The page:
BCS College football coaches should be thankful for escalating media rights this year, according to Forbes magazine. The market demand is high, and coaches of successful programs at large schools saw their paychecks grow to match it.
USA Today compiled data around the trend and reports that average pay increase for coaches of major programs was up 12 percent over last season and is more than 70 percent higher than in 2006.
"Six years ago, 42 major college football coaches made at least $1 million. Today, 42 make at least $2 million," the newspaper reports.
Patrick Rishe, the director of Sportsimpacts and an economics professor at the George Herbert Walker School of Business at Webster University in St. Louis, Mo., explained why in Forbes:
... the bottom line is that a larger number of people are willing to pay a considerably larger price to watch college football than they are to listen to me discuss wage disparities and income inequality in my Principles of Microeconomics class.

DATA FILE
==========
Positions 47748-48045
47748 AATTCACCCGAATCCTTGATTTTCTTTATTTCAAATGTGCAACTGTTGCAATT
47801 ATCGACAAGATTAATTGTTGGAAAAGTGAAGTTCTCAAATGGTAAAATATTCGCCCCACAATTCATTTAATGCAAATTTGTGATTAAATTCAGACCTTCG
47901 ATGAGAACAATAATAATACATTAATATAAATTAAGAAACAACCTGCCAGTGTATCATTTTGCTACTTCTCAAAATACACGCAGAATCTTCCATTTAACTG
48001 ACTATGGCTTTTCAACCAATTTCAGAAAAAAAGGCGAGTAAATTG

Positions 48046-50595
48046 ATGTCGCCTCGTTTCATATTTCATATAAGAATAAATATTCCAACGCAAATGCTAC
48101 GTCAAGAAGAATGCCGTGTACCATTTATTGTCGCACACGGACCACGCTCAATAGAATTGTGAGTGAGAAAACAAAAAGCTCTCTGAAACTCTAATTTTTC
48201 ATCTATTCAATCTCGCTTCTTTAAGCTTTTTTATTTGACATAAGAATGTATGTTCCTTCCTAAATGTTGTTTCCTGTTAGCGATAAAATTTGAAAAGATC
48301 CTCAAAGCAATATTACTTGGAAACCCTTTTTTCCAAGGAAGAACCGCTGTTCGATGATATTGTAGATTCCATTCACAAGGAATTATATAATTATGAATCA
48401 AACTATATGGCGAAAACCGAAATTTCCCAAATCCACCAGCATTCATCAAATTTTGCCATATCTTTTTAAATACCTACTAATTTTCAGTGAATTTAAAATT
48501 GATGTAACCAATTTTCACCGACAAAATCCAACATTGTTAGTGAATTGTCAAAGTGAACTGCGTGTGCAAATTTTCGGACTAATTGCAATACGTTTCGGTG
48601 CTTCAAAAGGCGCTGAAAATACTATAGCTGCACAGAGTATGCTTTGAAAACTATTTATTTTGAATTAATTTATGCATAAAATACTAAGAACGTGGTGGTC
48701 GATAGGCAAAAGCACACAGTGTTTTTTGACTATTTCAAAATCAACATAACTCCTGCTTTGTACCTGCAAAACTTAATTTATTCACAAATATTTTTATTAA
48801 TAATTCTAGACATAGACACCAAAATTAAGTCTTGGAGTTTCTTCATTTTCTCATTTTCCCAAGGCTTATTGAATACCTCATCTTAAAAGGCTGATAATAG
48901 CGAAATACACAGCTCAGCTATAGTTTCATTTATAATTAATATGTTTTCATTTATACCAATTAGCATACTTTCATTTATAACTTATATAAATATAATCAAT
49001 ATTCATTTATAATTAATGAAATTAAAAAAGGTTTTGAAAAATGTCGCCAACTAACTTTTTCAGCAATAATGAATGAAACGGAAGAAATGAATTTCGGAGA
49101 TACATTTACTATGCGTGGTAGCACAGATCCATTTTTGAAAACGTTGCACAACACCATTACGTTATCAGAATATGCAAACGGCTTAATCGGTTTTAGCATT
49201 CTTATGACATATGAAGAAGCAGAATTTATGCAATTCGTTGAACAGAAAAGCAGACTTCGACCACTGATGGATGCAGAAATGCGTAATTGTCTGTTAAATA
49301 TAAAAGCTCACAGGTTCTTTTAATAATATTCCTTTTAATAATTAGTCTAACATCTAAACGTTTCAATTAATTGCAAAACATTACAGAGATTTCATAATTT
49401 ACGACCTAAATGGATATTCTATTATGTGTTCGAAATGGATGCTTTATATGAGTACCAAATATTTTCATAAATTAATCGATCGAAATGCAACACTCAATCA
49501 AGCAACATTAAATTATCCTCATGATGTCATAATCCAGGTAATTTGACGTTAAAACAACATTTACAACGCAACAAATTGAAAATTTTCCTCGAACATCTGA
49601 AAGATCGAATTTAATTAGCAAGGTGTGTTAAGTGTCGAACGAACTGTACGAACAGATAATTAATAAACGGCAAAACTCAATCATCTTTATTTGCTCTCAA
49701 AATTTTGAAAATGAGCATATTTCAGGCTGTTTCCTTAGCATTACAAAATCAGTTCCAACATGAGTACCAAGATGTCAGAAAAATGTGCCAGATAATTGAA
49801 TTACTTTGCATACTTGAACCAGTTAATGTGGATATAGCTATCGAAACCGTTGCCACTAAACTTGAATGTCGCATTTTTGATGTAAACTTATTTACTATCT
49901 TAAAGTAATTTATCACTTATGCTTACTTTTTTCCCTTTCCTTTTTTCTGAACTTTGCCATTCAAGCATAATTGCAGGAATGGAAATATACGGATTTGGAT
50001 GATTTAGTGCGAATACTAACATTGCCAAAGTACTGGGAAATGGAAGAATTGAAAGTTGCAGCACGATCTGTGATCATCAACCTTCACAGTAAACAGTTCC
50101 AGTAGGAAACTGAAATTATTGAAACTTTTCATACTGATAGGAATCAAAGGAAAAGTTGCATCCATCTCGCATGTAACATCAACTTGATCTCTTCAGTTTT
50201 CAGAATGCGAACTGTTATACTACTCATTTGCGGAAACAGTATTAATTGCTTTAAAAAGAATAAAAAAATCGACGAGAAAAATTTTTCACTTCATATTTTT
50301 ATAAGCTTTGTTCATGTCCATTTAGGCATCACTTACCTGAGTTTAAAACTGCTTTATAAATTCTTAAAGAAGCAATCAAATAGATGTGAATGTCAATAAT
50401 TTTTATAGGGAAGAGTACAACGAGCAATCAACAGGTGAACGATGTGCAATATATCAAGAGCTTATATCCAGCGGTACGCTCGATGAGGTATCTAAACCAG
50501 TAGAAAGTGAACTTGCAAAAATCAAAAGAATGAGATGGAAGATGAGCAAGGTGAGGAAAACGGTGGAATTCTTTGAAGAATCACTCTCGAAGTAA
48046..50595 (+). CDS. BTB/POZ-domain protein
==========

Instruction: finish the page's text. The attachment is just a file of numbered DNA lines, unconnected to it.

Furthermore, the explosion of media rights deals across college sports infuses additional funds into athletic departments that can be used to financially reinvigorate football programs. I’ve previously focused specifically on how the Pac-12 conference is now able to pay their coaches in a more lucrative fashion because of a $250 million annual take from ESPN and Fox. Now armed with their own network in the footsteps of the Big Ten Network, revenue creation will only expand.
Take a look at the highest paid college football coaches below.
Of course, the contracts are only the beginning. Check out some of the stranger perks too. How much does Urban Meyer get paid to consider Kroger his supermarket of choice?